Significant clusters and local maxima are presented in Table 2. Regions were labelled using the Harvard–Oxford cortical and subcortical structural atlases [49,50,51].

Table 2 Whole-brain analysis results for the Monetary Incentive Delay task.

The one-sample t-test revealed a large cluster of activation during reward anticipation, with peaks in the anterior cingulate cortex and anterior insula (Supplementary Fig. S5). There were no significant main or interaction effects of User-Group or Age-Group in any region during reward anticipation. Peak activation across all participants during reward feedback was found in the occipital cortex, NAc, and frontal pole (Supplementary Fig. S5). There was a significant effect of User-Group in the bilateral inferior parietal cortex, and right frontal pole, with greater activation in users than controls. There was also a significant effect of Age-Group in the bilateral superior frontal gyrus, with greater activation in adults than adolescents. Figure 1 shows regions with significant User-Group or Age-Group differences in reward feedback activity.

Fig. 1: Significant group differences during reward feedback.
figure 1

Regions with significant User-Group or Age-Group differences during reward feedback in the whole-brain analysis, in n = 125 participants. Images are presented in radiological orientation, such that left on the image is the right hemisphere. Graphs display means and standard errors for reward feedback beta-values averaged across the given region, with individual values overlayed. A User-Group effect in right and left inferior parietal cortex. B User-Group effect in the right frontopolar cortex. C Age-Group effect in superior frontal gyrus. One-sample t-tests showed that individual group means were significantly different from zero, except for in cannabis users in the right inferior parietal cortex, and in adults in the superior frontal gyrus.

ROI analyses

Full results of the ROI analyses are presented in Supplementary Table S6 and Supplementary Fig. S7. Given that the covariates were not specified in our pre-registered analysis protocol, results without covariates are presented in Supplementary Table S8. Effects of interest were similar in both sets of models.

A one-sample t-test confirmed activation in the bilateral ventral striatum during reward anticipation (t122 = 5.89, p < 0.001, d = 0.53). There were no significant effects of User-Group (F1,113 = 0.02, p = 0.90, ηp2 < 0.001), Age-Group (F1,113 = 1.15, p = 0.29, ηp2 = 0.01), or the User-Group × Age-Group interaction (F1,113 = 0.01, p = 0.91, ηp2 < 0.001). Bayesian analyses suggested that the null hypothesis of no difference in ventral striatum activity was four times more likely than the alternative when comparing users and controls (BF = 4.54), and three times more likely when comparing adult and adolescent users (BF = 3.21), assuming equal prior probabilities.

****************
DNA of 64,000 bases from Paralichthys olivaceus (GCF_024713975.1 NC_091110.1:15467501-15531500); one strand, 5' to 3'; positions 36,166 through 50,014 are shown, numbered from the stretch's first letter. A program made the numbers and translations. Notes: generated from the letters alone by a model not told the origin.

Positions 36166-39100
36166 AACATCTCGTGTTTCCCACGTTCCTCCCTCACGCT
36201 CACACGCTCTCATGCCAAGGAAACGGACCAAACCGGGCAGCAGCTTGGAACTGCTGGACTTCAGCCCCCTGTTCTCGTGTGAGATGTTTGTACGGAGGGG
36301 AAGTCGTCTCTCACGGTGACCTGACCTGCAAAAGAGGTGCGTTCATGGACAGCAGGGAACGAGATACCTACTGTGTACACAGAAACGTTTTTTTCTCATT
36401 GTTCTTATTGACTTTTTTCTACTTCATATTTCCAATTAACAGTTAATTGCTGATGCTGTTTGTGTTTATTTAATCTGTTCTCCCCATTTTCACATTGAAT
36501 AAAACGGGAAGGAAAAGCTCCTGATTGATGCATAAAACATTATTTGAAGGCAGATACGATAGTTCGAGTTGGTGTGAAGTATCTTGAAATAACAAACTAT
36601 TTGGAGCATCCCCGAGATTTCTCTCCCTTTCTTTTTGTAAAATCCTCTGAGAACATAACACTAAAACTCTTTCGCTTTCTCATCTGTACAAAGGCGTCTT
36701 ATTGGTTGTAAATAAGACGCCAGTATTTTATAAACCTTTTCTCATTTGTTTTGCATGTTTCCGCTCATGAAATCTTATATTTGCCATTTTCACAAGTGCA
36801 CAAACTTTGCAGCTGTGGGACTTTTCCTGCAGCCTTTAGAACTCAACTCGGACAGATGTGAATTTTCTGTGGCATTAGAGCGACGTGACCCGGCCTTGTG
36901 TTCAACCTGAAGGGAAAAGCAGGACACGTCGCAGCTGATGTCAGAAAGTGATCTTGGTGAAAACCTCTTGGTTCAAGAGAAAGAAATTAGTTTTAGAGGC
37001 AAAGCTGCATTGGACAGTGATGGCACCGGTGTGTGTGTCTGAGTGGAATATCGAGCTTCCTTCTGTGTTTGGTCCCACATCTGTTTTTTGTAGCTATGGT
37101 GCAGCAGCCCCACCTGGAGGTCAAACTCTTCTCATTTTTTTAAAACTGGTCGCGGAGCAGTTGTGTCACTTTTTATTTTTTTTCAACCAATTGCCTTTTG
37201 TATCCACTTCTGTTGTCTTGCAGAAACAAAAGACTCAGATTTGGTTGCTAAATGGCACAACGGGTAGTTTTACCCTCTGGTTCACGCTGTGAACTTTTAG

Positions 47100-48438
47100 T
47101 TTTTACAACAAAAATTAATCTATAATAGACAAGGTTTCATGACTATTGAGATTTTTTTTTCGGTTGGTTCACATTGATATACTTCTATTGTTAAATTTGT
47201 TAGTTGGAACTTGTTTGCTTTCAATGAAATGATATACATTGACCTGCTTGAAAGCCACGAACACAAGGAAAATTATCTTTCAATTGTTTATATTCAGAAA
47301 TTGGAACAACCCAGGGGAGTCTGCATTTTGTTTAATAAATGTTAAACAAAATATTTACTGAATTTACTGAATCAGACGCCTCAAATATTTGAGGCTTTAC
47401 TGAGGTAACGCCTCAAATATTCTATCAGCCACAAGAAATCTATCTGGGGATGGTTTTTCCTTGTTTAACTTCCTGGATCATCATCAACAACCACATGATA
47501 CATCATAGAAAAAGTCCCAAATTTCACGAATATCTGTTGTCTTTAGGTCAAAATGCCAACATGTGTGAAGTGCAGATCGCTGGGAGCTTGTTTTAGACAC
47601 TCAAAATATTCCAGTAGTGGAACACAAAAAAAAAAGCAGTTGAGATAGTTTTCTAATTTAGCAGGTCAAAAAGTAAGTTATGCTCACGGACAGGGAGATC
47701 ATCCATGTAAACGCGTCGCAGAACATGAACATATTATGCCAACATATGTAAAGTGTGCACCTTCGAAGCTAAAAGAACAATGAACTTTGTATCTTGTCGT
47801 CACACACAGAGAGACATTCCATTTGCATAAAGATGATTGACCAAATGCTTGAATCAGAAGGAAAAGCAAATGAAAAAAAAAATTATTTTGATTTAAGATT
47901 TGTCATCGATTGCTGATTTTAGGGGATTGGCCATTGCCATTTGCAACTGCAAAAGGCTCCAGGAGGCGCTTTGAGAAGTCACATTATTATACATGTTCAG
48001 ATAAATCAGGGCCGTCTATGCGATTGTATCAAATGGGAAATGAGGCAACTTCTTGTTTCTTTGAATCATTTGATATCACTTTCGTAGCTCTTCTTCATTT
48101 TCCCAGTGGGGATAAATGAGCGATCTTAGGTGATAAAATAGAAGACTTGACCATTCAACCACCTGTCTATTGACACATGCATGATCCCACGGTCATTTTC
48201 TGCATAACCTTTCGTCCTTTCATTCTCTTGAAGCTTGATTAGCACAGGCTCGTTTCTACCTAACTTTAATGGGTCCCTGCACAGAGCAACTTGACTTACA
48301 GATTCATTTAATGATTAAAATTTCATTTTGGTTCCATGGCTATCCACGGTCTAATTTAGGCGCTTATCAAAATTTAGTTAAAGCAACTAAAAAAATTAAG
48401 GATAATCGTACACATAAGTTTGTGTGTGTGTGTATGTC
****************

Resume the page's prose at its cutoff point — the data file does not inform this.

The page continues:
There was significant activity in the right ventral striatum (t122 = 9.34, p < 0.001, d = 0.84) and the left vmPFC (t122 = 8.11, p < 0.001, d = 0.73) during reward feedback. The main effect of User-Group and the User-Group × Age-Group interaction effect were not significant for right ventral striatum (main effect: F1,113 = 0.20, p = 0.66, ηp2 = 0.002; interaction: F1,113 = 0.84, p = 0.36, ηp2 = 0.007) or left vmPFC (main effect: F1,113 = 0.003, p = 0.96, ηp2 < 0.001; interaction: F1,113 = 0.22, p = 0.64, ηp2 = 0.002). The effect of Age-Group was significant for left vmPFC (F1,113 = 4.60, p = 0.03, ηp2 = 0.039), but not right ventral striatum (F1,113 = 0.67, p = 0.41, ηp2 = 0.006). This effect was driven by adults activating more than adolescents. Bayesian analyses supported the null hypothesis of no difference in right ventral striatal feedback activity between users and controls (BF = 5.08) and adult and adolescent users (BF = 3.27). Anecdotal evidence in favour of the null hypothesis was found for left vmPFC feedback activity comparing users and controls (BF = 2.95) [48].

Bivariate correlations between ROIs and additional cannabis use variables are presented in Supplementary Table S9. There was a significant negative correlation between symptoms of cannabis use disorder and feedback activity in the right ventral striatum (r = –0.320, p = 0.01). This correlation survived correction for multiple comparisons at q = 0.1, but not at q = 0.05. All other correlations were non-significant.


In the present study, we found that adult and adolescent cannabis users and controls did not differ in neural activity during reward anticipation, or during feedback in pre-defined ROIs. There was no evidence in favour of adolescent vulnerability. Null findings in the ventral striatum for cannabis users compared to controls, and for adult users compared to adolescent users, were supported by Bayesian analyses. However, cannabis users showed hyperactivity in the inferior parietal cortex and right frontopolar cortex during reward feedback, in the whole-brain analysis.